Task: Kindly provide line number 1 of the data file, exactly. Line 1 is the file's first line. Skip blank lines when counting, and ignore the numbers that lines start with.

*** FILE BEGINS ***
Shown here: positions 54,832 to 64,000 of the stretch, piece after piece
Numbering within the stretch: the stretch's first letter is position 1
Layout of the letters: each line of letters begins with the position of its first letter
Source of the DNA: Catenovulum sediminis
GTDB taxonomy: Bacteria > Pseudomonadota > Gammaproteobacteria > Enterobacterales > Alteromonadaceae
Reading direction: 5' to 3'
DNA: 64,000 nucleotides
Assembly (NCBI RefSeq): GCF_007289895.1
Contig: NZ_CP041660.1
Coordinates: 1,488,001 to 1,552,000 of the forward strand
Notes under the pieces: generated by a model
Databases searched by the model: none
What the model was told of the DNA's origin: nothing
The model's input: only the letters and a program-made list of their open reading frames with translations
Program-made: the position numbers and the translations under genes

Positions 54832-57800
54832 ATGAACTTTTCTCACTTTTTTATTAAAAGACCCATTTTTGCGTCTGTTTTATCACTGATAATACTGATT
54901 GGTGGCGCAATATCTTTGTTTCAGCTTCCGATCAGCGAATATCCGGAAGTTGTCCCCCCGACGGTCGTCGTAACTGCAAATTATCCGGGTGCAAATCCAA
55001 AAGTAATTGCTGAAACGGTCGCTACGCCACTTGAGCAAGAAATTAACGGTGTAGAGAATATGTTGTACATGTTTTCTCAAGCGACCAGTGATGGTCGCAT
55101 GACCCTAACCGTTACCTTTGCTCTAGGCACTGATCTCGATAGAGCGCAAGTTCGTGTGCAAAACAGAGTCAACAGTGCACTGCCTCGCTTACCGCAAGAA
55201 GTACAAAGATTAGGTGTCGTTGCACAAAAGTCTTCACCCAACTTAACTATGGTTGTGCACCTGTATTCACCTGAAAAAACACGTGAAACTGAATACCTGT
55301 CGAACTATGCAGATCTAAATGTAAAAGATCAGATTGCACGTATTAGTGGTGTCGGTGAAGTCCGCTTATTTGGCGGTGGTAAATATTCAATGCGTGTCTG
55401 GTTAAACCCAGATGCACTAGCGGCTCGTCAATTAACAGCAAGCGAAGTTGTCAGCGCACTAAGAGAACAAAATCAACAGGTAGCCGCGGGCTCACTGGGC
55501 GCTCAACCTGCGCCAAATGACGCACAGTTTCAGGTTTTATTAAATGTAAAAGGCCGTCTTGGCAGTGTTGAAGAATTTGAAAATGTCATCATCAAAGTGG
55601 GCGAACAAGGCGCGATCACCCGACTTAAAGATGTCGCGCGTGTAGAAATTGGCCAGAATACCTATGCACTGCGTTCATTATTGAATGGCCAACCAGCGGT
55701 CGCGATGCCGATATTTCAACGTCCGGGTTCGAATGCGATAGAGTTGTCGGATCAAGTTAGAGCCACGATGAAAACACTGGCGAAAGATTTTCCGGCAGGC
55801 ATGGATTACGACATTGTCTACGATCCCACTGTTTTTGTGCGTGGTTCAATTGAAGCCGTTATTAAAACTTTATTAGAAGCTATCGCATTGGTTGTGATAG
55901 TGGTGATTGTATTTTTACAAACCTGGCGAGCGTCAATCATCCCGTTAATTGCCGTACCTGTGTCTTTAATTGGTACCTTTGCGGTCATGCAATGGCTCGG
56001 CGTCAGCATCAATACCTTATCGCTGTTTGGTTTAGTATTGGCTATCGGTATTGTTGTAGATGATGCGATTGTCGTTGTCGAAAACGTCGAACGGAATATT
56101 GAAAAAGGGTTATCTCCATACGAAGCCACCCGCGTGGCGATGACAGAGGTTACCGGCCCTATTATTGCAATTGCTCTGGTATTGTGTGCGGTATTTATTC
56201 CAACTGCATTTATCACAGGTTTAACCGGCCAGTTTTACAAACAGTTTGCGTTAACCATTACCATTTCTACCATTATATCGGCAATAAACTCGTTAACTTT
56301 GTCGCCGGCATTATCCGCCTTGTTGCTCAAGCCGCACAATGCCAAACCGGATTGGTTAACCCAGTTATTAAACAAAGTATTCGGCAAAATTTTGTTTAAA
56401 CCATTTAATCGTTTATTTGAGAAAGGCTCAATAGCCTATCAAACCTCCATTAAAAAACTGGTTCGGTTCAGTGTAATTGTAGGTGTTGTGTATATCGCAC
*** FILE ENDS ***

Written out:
Shown here: positions 54,832 to 64,000 of the stretch, piece after piece